On one hand, Egyptians have realized that regardless of the form of regime, they all performed poorly on the rights and freedoms front. Driven by their sense of insecurity, many are willing not only to accept constrained freedoms but also to tolerate and sometimes justify flagrant infringement on fundamental rights. In this charged political  climate, the majority of Egyptians care less about human rights and more for stability and security, even if temporary.

The newly-adopted constitution provides a solid framework for rights and freedoms. Nonetheless, the Egyptian transitional authorities seem reluctant to put its provisions into effect. In December 2013, four Aljazeera journalists were arrested and charged with “attempting to weaken the state's status, harming the national interest of the country, disrupting national security, instilling fear among the people, damaging the public interest, and possession of communication, filming, broadcast, video transmission equipment without permit from the concerned authorities”. If the constitutional provisions were applied, they would’ve been acquitted on the same day. Now they together with another sixteen allegedly Aljazeera journalists are standing trial before the Criminal Court. One would expect the Egyptian public and media to condemn the jailing of journalists even if they disagree with their opinion since this is what freedoms of expression, media and opinion are all about. With few exceptions, many seemed unsympathetic with their ordeal.   

When people took to the streets on Jan 25th, “freedom” was their main demand. Forced to go back to the street again on June 30th, Egyptians reiterated their need for freedom. Watching the events unfold in Egypt, I become more concerned about the future of rights and freedoms amidst anger and vengeance.  It is evident that many Egyptians are growing more satisfied with the trigger-happy security apparatus so long the bullets hit the “other camp”. They are calling for and massively supporting a General, now Field Marshal, for President even though he represents the very institution that has blood on its hands. As I am giving up on the interim government to do the right thing, I am looking forward for the next one to  be less about national security and more about freedom, bread and social justice.

[1] Human Rights Watch - Egypt: A Year of Attacks on Freedom of Expression http://www.hrw.org/news/2012/02/11/egypt-year-attacks-free-expression
[2] CPJ: On the Divide: Press Freedom at Risk in Egypt, see https://cpj.org/reports/2013/08/on-divide-egypt-press-freedom-morsi.php

Monday, 30 September 2013

Will The Recent NGO Draft Law Unshackle Foreign NGOs in Egypt? Almost.. But Not There Yet!

Disclaimer: This analysis is based on the most recent version of the NGO draft law. Some provisions are still under discussion. 

The latest semi-final NGO draft Law begins with an ambitious mission statement explicitly describing the purpose of the Law as "encouraging the establishment of NGOs and supporting their participation in formulation, execution and monitoring of sustainable development plans, promotion of volunteerism and strengthening of democracy and governance." To my surprise, it reflects a positive paradigm shift in the government's approach towards Egyptian civil society and foreign NGOs (FNGOs) operating in Egypt.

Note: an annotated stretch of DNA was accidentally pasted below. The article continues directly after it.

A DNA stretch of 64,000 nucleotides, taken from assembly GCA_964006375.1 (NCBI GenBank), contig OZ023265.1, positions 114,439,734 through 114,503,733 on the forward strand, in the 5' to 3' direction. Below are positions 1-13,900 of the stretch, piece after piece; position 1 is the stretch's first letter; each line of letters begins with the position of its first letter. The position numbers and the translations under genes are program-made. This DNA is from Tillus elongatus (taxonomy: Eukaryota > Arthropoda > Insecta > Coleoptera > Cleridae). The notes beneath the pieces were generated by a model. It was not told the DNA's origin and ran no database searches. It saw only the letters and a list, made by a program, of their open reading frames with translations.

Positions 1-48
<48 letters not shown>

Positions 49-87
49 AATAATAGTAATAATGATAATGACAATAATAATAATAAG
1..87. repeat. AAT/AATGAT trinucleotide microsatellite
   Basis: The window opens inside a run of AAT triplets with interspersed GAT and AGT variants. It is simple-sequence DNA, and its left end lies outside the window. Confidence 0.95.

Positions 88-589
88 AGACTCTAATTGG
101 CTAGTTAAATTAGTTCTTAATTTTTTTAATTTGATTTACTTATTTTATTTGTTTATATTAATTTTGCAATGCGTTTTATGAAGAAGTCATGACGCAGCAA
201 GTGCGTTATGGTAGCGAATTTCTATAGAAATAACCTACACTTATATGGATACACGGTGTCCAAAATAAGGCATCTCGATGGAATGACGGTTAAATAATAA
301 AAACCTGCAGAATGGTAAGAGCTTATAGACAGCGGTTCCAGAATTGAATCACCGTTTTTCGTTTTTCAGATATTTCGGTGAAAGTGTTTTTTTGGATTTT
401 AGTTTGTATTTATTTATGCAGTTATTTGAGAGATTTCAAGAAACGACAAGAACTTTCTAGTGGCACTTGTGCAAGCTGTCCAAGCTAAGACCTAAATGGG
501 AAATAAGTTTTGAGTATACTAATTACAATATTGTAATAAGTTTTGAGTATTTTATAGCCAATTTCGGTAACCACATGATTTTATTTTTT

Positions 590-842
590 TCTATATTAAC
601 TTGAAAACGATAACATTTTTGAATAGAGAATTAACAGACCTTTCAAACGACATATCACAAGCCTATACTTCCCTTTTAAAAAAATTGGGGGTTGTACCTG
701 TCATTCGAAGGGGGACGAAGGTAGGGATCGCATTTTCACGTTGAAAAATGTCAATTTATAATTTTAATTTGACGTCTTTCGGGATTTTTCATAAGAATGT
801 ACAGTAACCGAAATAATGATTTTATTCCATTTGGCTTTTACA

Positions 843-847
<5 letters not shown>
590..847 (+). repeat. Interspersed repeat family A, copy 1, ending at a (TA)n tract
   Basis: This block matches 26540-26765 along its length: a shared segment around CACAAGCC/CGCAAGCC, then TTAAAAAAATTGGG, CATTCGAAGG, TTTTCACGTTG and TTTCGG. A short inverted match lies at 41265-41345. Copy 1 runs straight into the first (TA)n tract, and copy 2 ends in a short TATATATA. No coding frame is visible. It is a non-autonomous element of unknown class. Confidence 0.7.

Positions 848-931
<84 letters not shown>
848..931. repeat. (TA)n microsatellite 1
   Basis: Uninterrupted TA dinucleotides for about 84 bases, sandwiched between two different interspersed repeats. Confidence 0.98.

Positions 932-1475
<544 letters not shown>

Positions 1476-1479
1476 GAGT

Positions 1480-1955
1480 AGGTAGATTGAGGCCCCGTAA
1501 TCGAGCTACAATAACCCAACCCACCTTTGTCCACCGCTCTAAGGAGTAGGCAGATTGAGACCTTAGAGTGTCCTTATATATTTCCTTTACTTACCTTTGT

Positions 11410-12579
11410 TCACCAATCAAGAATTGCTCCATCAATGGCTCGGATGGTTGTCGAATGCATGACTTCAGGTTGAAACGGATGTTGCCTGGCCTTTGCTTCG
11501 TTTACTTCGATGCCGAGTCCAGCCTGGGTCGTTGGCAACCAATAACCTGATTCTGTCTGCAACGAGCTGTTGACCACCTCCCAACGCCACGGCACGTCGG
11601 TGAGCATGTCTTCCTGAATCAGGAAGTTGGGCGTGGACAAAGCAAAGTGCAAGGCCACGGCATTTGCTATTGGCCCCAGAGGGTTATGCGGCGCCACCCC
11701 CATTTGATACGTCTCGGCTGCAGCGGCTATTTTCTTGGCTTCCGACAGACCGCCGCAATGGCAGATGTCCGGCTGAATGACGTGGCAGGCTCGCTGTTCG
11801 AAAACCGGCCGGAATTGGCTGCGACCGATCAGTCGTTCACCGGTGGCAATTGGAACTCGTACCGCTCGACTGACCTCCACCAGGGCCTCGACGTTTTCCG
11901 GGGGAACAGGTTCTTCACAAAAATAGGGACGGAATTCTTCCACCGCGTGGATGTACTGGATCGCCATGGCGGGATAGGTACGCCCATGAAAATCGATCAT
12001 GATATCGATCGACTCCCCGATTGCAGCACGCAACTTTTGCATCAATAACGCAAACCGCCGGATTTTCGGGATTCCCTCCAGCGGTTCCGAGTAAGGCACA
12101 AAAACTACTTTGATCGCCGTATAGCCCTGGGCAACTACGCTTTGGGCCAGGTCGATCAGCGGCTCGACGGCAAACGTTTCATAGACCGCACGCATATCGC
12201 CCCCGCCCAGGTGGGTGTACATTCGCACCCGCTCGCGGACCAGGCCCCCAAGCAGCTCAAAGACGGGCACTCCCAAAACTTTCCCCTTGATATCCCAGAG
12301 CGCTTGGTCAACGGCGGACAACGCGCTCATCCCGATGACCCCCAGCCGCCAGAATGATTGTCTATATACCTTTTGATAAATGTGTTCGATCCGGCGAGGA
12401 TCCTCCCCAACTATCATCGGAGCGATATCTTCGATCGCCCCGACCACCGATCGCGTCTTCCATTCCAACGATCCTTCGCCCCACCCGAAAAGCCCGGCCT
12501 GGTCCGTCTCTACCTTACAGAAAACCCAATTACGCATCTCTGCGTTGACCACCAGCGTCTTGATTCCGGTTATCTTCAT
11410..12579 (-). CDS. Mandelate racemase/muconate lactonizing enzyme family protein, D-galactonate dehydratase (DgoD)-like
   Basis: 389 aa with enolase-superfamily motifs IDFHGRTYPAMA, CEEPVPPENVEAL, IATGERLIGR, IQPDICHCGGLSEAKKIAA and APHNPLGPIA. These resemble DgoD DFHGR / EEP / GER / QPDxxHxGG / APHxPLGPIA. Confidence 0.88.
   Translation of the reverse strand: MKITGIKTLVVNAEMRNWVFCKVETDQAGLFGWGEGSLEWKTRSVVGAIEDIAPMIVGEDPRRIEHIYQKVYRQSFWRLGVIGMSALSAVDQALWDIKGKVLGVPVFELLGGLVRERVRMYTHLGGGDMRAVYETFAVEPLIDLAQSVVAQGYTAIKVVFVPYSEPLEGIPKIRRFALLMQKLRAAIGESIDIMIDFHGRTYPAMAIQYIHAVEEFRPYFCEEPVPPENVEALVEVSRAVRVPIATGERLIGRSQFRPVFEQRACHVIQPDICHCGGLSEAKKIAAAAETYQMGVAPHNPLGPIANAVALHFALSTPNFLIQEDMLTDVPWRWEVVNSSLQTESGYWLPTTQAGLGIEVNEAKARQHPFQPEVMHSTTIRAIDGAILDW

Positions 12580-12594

I was walking on air when I read the draft because it is nothing like its Muslim Brotherhood's predecessor. But it does not mean that the draft is not flawed. The devil is always always in the details. The bill is being drafted by a Task Force formed  by the Ministry of Social Solidarity and comprised of representatives from leading Egyptian NGOs and relevant government authorities.The current draft addresses most of the shortcomings of Law no. 84 of 2002 on NGOs that caused the catastrophic fiasco of shutting down 5 FNGOs and sentencing their Egyptian and foreign staff to prison; some with stay of execution; others without in what has become to be known as "The Foreign Funding Case - NGO Trial". 

Under this version of the NGO bill, foreign and Egyptian NGOs receive the same treatment in some aspects and different in others. At one point, the draft seems to unshackle the work and presence of foreign NGOs in Egypt; but to the expert eye, some clauses are ambiguous or general that may allow the authorities to stifle FNGOs. Following is detailed analysis of how Foreign NGOs are treated and potential consequences: 

FNGO Registration
The  Bill establishes a Higher Committee (HC), chaired by the Minister of Social Solidarity and with the membership of representatives from the Ministry of Foreign Affairs. HC is mandated to process and approve/disapprove registration applications of FNGOs. A technical secretariat is to be established by a decree from the Minister of Social Solidarity to assist HC. The bill gives HC the right to "seek the advice of whomever it deems appropriate",  which implicitly opens the door for the involvement of security authorities. The draft law fails to describe who are the members sitting on the Technical Secretariat which could be anyone selected by MOSS for this matter. 

In order for FNGO to register a branch or a representative office, it must submit, to HC, a registration request supported by documentation. The Executive Regulations, to be issued by MOSS, will set forth what documents to attach to the application. 

Once the FNGO submits the application and supporting documents; it will receive a receipt confirming submission and establishing the date thereof. HC is mandated to respond within nonrenewable 60 days as of the date of submission to the request. Failure to do so, is deemed approval. After the lapse of the 60 days, the receipt will be considered a legal document whereby the FNGO can open a bank account.